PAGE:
Some people would think that was brutal and unforgiving. Actually the opposite is true. Ultimately the fate of the clay was down to how the clay itself behaved, and the fate of the people was down to how they behaved. The potter would work with the clay while the clay was willing, just as God would work with people while they were willing.
“Like clay in the hand of the potter, so are you in my hand, O house of Israel. If at any time I announce that a nation or kingdom is to be uprooted, torn down and destroyed, and if that nation I warned repents of its evil, then I will relent and not inflict on it the disaster I had planned. And if at another time I announce that a nation or kingdom is to be built up and planted, and if it does evil in my sight and does not obey me, then I will reconsider the good I had intended to do for it.”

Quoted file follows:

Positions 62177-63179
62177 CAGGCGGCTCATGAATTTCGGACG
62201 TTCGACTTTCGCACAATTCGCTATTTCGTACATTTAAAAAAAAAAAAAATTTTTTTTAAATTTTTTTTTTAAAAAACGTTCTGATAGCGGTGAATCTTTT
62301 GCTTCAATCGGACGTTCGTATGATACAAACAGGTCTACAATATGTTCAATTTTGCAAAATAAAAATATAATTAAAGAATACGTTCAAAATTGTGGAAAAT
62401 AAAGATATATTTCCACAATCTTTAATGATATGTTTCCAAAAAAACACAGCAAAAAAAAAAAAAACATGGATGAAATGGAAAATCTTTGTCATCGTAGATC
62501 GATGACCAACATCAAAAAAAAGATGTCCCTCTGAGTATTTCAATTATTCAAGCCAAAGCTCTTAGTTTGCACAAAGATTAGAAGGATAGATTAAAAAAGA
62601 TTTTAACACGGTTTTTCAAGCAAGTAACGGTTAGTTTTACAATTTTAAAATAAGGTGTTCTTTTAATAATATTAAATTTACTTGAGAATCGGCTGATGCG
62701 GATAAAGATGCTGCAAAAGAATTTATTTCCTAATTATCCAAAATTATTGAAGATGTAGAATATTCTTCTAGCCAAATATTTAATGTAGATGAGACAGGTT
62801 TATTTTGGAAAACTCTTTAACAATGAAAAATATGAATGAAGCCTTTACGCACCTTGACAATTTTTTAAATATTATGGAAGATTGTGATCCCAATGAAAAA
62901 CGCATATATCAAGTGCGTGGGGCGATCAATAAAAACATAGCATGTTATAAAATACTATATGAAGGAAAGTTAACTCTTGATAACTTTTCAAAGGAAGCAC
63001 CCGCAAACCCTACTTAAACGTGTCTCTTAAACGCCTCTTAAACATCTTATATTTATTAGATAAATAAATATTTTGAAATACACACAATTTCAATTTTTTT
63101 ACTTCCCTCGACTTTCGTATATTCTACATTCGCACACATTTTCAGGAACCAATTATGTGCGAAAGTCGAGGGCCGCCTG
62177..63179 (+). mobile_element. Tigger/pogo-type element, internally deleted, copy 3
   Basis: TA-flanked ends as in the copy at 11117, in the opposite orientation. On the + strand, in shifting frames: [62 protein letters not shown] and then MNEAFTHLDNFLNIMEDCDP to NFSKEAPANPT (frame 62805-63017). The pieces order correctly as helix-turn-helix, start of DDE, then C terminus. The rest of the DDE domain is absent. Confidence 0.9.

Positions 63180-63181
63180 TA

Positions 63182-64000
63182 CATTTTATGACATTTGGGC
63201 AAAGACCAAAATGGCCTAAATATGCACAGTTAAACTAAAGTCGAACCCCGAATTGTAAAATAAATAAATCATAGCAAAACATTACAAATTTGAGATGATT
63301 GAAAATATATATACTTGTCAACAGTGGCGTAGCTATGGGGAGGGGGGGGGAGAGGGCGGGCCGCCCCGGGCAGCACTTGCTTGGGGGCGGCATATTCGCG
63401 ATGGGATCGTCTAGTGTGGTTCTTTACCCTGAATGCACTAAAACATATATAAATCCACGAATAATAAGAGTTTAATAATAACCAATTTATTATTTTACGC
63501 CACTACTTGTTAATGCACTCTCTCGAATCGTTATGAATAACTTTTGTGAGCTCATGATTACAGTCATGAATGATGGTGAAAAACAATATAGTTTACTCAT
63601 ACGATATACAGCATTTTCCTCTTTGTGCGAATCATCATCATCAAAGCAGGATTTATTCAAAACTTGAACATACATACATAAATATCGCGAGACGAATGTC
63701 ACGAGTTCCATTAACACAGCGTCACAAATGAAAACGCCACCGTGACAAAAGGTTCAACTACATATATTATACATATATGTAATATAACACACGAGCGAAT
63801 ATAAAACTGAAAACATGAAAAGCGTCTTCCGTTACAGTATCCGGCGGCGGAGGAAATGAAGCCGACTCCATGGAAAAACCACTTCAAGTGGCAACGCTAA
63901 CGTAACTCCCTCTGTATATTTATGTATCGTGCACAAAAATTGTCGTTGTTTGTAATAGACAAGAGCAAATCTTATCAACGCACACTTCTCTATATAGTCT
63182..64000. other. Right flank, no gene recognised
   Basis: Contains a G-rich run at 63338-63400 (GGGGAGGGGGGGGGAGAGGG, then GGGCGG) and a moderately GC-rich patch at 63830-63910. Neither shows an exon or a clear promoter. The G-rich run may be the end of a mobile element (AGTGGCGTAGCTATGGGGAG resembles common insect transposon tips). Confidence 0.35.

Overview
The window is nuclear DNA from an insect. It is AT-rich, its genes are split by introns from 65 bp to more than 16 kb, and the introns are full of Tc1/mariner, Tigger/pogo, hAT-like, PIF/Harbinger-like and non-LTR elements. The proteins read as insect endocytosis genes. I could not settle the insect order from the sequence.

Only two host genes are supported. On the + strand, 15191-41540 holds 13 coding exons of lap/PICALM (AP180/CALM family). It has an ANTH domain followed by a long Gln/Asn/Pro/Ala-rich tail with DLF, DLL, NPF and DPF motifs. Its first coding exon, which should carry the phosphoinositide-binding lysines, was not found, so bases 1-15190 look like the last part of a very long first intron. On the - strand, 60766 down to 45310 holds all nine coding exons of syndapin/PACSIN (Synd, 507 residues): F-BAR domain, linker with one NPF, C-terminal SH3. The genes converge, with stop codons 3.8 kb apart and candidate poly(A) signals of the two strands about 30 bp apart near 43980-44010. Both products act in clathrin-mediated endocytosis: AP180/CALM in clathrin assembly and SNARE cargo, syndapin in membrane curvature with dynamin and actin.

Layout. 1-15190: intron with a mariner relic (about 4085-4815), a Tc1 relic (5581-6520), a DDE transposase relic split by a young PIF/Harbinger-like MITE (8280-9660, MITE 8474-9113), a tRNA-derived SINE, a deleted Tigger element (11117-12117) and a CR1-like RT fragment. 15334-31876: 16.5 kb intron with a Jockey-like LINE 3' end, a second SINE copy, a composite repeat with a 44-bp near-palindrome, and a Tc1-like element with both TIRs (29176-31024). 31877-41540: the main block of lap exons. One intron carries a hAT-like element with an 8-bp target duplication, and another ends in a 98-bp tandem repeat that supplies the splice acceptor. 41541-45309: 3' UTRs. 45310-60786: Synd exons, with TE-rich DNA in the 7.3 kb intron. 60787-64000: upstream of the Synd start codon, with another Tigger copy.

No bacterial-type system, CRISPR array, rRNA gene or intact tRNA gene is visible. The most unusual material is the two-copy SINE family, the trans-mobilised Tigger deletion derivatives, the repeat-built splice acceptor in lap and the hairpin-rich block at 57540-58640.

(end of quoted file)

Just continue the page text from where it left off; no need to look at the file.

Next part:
That isn’t in the slightest bit brutal, is it? If God announces that a nation is to be destroyed, and that nation repents, He will not destroy it. There is an announcement, a warning, that the nation can listen to.
Jeremiah 18 talks of God as a potter of nations, but He is also a potter of people, as the next passage, Isaiah 45, verses 9 to 13, shows.